Awakening: A Novel of Aliens and Consciousness Awakening discussion


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Rick Ingrasci Stephan Schwartz's first novel is both a page turner and an eye/mind opener. The story takes us on a wild ride, reflecting an emerging scientific worldview that displaces the primacy of the material world with an invisible order rooted in consciousness. Readers will enjoy this alien redemption story and also receive an introduction to the farther reaches of human consciousness. Highly recommended.

Hugh Lovel My wife gave me AWAKENING for Christmas. Most books I read and file away on the shelf, but this one I must pass on. I don't recall ever getting a better Christmas gift, or one I so rapidly devoured.

With engaging insight and intimacy, Stephen A. Schwartz explores his thesis that consciousness gives rise to matter, and its corollary, consciousness is ubiquitous, interconnected and (in the language of quantum physics) non-local or senior to spacetime. Writen from the viewpoint of a clear-seeing and unbiased Washington insider this is a fictional account of an encounter with an extraterrestrial anthropologist who is captured after a crash and imprisoned in strictest secrecy by a group within the US government. The alien is studying the coming crisis of global warming, brought on by our cultural norms of selfish, mindless human activity preying on and laying waste to nature with thorough disregard of the consequences, but his imperative is not to meddle or introduce any new factors that might spin humanity out of control. But after 12 years of capitivity in intimate contact with humans, and after discovering a human pair prepared to embrace a mutual agenda of affirming life, things get really interesting.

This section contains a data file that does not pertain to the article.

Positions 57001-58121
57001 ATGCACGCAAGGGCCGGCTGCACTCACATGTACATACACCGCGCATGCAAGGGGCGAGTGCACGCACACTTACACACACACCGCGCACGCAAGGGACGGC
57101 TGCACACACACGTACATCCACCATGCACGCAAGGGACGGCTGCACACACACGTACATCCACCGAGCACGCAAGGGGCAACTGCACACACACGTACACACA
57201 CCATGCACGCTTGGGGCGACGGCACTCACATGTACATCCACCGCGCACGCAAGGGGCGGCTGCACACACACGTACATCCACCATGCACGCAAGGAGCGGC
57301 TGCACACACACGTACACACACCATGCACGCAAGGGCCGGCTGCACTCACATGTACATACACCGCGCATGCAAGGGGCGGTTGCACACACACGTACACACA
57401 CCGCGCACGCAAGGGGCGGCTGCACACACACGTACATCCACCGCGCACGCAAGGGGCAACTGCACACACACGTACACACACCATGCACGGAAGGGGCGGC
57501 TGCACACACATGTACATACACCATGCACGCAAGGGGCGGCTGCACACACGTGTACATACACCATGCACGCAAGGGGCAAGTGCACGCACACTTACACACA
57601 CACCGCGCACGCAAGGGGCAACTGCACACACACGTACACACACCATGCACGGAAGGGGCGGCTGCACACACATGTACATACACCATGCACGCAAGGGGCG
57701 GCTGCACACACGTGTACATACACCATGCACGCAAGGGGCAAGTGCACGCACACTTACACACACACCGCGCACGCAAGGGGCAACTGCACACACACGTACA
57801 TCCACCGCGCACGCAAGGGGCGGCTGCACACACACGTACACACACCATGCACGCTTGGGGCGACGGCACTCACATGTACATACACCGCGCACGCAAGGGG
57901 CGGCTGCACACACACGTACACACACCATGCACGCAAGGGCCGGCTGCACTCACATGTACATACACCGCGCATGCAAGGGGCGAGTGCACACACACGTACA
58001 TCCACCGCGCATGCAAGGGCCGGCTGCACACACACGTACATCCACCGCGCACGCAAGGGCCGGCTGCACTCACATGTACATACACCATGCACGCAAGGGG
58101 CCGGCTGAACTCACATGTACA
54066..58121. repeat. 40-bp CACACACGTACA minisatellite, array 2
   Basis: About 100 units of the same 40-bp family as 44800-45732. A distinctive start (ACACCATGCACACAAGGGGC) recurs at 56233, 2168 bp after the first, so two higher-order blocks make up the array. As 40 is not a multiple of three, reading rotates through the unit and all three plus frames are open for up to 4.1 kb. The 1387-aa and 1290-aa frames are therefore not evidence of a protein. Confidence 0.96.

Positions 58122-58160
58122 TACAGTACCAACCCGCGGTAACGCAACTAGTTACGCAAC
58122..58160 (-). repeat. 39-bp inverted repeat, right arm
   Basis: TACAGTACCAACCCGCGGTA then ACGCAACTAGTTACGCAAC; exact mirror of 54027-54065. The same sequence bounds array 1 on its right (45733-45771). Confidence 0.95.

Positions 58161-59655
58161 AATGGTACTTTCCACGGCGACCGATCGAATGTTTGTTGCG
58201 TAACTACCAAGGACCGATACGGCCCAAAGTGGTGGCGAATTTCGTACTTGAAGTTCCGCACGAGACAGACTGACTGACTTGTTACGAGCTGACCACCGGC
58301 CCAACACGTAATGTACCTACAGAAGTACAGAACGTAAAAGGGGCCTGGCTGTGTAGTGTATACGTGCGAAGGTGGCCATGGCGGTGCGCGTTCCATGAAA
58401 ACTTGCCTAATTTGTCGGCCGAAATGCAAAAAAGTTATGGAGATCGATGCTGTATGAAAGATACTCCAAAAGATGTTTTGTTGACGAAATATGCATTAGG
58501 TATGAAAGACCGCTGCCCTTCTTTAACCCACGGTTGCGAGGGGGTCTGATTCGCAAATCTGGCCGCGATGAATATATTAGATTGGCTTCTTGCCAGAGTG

Schwartz's tale is well-supported by a river of insights into consciousness, intention and integrity, all superbly grounded in physics, psychology and quantum physiology. For example, when the alien, "Mike", explains how he remotely controls sensitive electronic devices he says, "Reality is much more a dance or a song than a machine."

The ending invites a sequel. Elsewhere futurist Schwartz has identified the quest for food quality as one of the most significant coming trends. My own professional career is based on the insight that when agriculture learns to work with nature our crops will be far cheaper and more nutritious as farming shifts from chief cause of global warming to its mainmost remedy. I'm curious what insights Schwartz will chronicle if he choses this theme for a sequel. --Hugh Lovel, Blairsville Georgia 12-26-2017

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